Adding some edge colour is one of those little add-on effects to pimp up your collateral,and it can make any boring black and white card look a little bit more spesh. I love a good edge colour, I plan on making some DIY cards for my next batch and add some edge colour to a monochromatic design. Perhaps mint or turquoise? If all else fails, neon pink always looks amazing.
Tag Archive for 'design'
I attended Semi-permanent this week, and it was an inspirational and awesome two days, here are some advice, insight and thoughts from some of the speakers:
BENJA HARNEY/PAPER ENGINEER: Importance of passion and drive to be successful.
Before the popularity of the paper craft boom; paper engineer was a rather obscure job title. Benja goes to show if you care about your craft and put in the time to see things through it pays off, as evident in his Hermes store window project which involved meticulously cutting out paper feathers to create wings.
KELLI ANDERSON/GRAPHIC DESIGNER: Making design = making experience.
Design is completed by audience interaction; it is not a solo activity. I think Kelli makes a very valid point that a lot of students forget at times. Design is a commodity; a successful final result usually entails a thorough understanding of your audience in social and environmental contexts. People come to design with an expected outcome, as designers we have the power to shape and engineer that experience.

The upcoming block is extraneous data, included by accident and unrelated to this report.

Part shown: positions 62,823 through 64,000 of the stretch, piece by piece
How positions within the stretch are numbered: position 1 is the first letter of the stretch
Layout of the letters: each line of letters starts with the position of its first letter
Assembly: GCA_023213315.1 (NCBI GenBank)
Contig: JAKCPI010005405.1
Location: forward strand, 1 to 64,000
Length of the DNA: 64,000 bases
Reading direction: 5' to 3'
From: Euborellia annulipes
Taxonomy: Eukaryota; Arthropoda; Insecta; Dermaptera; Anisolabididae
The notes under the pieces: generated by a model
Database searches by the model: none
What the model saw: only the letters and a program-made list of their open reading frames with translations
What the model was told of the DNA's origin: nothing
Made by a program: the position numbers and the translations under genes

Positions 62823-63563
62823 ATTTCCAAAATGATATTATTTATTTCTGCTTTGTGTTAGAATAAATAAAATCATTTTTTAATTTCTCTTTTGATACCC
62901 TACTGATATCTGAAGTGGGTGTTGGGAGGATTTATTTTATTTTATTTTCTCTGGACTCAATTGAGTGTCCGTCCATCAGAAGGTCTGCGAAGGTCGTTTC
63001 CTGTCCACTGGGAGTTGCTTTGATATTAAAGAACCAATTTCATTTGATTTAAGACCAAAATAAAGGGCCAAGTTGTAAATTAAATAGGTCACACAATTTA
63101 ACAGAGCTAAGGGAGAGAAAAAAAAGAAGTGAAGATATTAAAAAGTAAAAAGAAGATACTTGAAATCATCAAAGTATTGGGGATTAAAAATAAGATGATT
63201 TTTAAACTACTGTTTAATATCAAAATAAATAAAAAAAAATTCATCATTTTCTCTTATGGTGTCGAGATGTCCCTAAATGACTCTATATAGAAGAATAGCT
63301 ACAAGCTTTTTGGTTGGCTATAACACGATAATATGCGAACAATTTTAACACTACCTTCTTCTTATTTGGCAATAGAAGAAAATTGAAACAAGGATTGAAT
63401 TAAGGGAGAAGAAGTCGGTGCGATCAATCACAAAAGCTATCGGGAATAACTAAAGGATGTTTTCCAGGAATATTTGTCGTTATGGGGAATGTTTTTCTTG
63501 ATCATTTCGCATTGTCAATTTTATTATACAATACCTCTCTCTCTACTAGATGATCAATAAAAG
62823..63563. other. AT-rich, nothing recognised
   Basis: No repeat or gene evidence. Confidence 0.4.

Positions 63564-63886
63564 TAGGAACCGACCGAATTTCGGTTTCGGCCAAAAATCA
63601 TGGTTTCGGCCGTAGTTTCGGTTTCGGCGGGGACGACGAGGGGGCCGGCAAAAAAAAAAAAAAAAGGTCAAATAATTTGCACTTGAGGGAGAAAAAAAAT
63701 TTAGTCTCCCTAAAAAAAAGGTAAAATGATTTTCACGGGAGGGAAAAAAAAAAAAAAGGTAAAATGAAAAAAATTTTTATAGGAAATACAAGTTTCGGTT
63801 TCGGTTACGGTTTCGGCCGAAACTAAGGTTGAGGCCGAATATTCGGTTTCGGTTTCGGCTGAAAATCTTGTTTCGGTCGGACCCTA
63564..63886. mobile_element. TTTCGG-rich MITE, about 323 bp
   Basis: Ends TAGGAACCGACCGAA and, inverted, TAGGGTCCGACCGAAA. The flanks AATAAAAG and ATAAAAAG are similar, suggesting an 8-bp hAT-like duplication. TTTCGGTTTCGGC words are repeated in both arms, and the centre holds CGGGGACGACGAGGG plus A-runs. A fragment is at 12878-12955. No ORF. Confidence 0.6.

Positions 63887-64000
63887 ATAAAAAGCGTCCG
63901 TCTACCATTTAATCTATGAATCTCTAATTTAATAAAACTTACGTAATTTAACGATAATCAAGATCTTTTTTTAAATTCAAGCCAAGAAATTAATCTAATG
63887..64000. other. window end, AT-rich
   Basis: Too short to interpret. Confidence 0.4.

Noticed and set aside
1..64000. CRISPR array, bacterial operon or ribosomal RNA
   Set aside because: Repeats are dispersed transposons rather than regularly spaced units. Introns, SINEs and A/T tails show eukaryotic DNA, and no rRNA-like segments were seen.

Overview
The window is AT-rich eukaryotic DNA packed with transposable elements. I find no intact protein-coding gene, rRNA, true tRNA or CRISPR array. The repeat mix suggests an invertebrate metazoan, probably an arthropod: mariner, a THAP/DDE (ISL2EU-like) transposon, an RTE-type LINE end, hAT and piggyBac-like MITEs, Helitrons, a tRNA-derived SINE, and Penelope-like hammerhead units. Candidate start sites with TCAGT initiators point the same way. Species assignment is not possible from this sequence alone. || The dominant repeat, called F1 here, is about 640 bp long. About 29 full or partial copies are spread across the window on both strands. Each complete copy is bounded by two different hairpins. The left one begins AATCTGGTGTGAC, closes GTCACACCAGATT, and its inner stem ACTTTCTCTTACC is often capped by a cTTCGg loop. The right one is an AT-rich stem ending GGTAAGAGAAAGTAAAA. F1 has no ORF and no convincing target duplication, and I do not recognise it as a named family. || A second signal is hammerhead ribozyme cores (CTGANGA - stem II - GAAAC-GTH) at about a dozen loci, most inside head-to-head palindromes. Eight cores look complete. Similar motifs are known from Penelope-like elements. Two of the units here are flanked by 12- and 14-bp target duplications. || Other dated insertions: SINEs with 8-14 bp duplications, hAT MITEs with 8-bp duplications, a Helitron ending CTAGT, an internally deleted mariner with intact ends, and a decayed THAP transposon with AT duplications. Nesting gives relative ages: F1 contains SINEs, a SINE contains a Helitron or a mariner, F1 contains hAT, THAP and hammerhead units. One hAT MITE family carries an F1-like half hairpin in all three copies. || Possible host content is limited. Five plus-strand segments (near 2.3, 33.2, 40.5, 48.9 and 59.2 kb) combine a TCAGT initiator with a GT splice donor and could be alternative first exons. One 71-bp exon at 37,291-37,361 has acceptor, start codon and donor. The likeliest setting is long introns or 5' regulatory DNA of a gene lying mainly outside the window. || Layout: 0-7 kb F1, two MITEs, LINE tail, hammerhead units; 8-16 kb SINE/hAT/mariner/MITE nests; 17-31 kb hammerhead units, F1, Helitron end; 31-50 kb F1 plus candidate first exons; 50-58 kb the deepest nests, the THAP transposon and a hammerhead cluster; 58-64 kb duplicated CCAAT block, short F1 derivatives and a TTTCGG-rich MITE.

BEC PARSONS AND BART CELESTINO/PHOTOGRAPHY: You don’t have to be original, just genuine.
The importance of originality is often put on a pedestal. It is pretty safe to say nothing is original these days, only original reinterpretations. Bec and Bart were over the over-polished magazine editorials where the main focus was selling the product. They wanted to do something for themselves and get back to the root of what inspires them. Rather than capturing a product they wanted a rawness to their photography, and with that they published LOVE WANT, a magazine born out of shooting photos they wanted, mostly about emotion and feeling. The magazine was not about making money, just an outlet for them to be creative in their own right. Bec goes on to say even creative industries don’t allow creative freedom anymore, everything is commercial. I think sometimes in our 9-5 creative jobs we get caught up in meeting client deadlines and budgets, and it is important to set time aside to explore your own creative endeavours.
MEGGS/ARTIST: Any opportunity you’re afraid of you should take it.